Is It Worth the Risk?

Posted February 19, 2009

The UK pound rose for the first time this week against the US dollar and the yen as investors turned to cheap assets to recover some prior losses. The euro posted gains against the US dollar, yen, pound, and Swiss franc in response to indications the Euro-Zone is strengthening its unity as it deals with the recession.

 

It all depends on the analyst you choose to follow as to whether you want to believe investors are seeking safe haven or are experiencing a bigger risk appetite.  The Dow Jones Industrial Average hit a 6 year low when it lost 89.68 points to reach 7,465.95.  The FTSE 100, on the other hand, held its position and only gained 11.54 points to reach 4,018.37.

So do you run and hide, or come out charging like a bull?  Should you buy safe haven currencies or should you go ahead and accept a bit of risk again?   It’s difficult to know in such a volatile market.  The currency markets were actually quiet yesterday, 19-February-2008, with most of the market concentrating on absorbing the economic data which continues to show a deepening recession around the world.

The UK pound was a strong currency strengthening against the dollar and the yen.  This indicates a bit of risk taking on the part of investors.  Perhaps with the FTSE 100 holding fairly steady for most of the week, investors decided to venture out into the British currency markets again.  The UK pound rose for the first time this week against the US dollar to $1.4330.  The pound also strengthened against the Japanese yen to 134.81 yen.

The UK pound saw significant losses against the euro in 2008.  With a 23% decline, it is only natural investors would eventually begin to take advantage of this situation by seeking cheap British assets.  The UK Bank of England is also busy, like the US Treasury, trying to find ways to boost the economy.  This has given investors a modicum of interest in seeking riskier assets.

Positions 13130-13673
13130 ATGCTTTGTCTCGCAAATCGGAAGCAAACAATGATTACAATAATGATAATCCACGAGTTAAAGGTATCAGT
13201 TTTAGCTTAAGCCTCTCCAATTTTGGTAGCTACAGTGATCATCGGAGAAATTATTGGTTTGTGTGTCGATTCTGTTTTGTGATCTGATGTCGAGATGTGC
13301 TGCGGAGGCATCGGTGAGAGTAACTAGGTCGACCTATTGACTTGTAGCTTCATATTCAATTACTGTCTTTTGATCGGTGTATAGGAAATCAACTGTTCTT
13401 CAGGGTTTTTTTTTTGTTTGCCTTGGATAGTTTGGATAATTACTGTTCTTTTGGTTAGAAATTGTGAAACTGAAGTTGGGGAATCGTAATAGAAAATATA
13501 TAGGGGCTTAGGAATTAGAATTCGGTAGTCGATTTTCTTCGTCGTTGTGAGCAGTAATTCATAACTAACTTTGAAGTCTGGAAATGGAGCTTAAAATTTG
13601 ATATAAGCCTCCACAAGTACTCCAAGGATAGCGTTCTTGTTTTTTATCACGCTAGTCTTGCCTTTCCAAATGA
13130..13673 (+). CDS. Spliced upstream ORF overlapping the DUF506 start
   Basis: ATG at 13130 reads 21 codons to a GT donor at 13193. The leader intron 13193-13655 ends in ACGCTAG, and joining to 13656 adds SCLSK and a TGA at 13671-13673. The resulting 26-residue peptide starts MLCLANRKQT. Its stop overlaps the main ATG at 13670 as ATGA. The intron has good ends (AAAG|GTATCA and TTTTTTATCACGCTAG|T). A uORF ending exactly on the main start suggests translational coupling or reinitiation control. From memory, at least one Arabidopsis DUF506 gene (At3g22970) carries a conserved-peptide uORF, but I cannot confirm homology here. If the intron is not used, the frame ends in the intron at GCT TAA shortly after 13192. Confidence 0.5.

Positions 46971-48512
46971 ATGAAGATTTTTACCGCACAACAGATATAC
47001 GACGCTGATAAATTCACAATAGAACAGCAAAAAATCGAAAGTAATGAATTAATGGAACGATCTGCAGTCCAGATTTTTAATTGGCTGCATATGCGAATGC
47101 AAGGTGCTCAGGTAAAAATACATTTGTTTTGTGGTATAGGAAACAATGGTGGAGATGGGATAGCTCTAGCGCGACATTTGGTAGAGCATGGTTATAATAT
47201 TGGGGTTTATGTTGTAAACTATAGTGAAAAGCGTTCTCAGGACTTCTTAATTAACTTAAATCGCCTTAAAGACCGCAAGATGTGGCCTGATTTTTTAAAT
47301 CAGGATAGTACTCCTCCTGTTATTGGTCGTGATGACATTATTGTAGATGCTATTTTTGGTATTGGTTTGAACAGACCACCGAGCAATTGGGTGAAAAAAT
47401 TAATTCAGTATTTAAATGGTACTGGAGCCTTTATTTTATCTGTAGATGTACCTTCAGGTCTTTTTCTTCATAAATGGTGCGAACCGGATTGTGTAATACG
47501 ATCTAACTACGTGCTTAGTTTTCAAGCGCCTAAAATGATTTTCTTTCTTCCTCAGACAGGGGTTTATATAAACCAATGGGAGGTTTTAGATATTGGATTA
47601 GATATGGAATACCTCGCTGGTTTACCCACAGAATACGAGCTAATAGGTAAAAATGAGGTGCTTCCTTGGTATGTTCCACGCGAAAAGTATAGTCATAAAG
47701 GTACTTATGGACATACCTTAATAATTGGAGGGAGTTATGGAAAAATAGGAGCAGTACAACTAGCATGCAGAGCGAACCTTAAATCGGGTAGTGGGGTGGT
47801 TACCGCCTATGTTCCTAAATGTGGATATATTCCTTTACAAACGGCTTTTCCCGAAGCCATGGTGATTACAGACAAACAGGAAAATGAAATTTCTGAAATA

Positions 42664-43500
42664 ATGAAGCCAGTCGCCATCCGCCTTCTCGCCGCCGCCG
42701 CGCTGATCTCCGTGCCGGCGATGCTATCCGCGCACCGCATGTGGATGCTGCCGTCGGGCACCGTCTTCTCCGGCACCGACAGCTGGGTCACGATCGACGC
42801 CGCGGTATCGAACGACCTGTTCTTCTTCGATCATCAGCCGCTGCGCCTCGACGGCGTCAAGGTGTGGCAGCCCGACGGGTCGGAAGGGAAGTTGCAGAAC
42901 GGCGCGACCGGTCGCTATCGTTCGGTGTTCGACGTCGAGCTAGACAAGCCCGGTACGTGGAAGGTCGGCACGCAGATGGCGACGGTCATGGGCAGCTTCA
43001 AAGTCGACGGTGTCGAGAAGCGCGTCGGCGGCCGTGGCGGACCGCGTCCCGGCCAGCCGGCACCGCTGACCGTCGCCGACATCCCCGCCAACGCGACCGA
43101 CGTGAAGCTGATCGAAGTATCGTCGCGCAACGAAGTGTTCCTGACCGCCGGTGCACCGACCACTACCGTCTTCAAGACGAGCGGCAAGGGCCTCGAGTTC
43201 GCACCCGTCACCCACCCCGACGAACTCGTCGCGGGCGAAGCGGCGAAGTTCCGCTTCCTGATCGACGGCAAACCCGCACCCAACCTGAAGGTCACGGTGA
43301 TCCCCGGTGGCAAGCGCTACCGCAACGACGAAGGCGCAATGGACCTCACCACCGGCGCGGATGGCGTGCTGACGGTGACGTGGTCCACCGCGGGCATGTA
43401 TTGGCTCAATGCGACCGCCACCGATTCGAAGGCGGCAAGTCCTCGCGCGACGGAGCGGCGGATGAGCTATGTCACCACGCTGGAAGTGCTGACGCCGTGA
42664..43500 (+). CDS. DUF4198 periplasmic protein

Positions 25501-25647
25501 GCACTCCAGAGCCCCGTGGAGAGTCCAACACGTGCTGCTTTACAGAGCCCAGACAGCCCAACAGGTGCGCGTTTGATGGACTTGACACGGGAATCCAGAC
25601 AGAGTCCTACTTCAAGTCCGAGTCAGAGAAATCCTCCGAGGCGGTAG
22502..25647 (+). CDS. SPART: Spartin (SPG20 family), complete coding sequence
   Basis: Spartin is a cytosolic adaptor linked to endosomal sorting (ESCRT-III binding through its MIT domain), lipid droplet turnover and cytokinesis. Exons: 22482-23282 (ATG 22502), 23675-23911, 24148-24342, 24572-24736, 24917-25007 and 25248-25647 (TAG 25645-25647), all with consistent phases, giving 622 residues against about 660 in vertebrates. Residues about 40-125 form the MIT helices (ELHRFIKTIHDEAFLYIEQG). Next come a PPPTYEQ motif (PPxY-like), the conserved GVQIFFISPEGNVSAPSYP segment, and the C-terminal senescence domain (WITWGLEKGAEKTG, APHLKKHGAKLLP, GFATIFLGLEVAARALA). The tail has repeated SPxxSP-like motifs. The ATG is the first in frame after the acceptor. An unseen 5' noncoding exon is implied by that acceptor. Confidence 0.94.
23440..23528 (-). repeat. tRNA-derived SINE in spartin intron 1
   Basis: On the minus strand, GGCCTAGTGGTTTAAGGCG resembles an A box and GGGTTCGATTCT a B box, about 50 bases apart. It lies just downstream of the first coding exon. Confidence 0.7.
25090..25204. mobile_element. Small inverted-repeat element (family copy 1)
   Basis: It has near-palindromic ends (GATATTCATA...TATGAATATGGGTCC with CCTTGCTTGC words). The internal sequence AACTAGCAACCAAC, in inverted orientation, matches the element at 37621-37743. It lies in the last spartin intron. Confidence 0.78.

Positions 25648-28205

It is generally agreed the euro rate in the near future will be most impacted by the unfolding Eastern European banking crisis taking shape.  Since no one knows yet how this crisis will be handled, there is not much news to report in this area.

The euro rose against the US dollar, yen, pound, and Swiss franc.  The Euro-Zone economic unity has been sorely tested as a result of the recession, but Germany’s commitment to support the Euro-Zone has eased some concerns. The euro rose to US$1.2691; to 119.44 yen per euro; to .5567 pounds per euro; and to 1.4893 Swiss francs per euro. 

The dollar is under pressure as the proposed US mortgage relief and stimulus plans come under fire.  There are deep concerns that both plans will fail to achieve the desired results which means all the government debt will serve little purpose except to create inflationary pressures down the road.  The US dollar weakened to $1.4304 against the UK pound. The US dollar did rise against the Japanese yen though.  The Bank of Japan announced plans to pursue quantitative easing policies and plans on buying $11 billion in corporate bonds in order to relieve the tight credit gripping markets. 

The US dollar also weakened against the Canadian dollar to C$1.2591 or 79.42 US cents.  The increase in the loonie is largely due to increases in oil prices.

There is still so much uncertainty in all the financial markets that it’s still difficult to make projections with any confidence.  The lack of confidence in the global economies and thus the markets is keeping them extremely volatile. 

 

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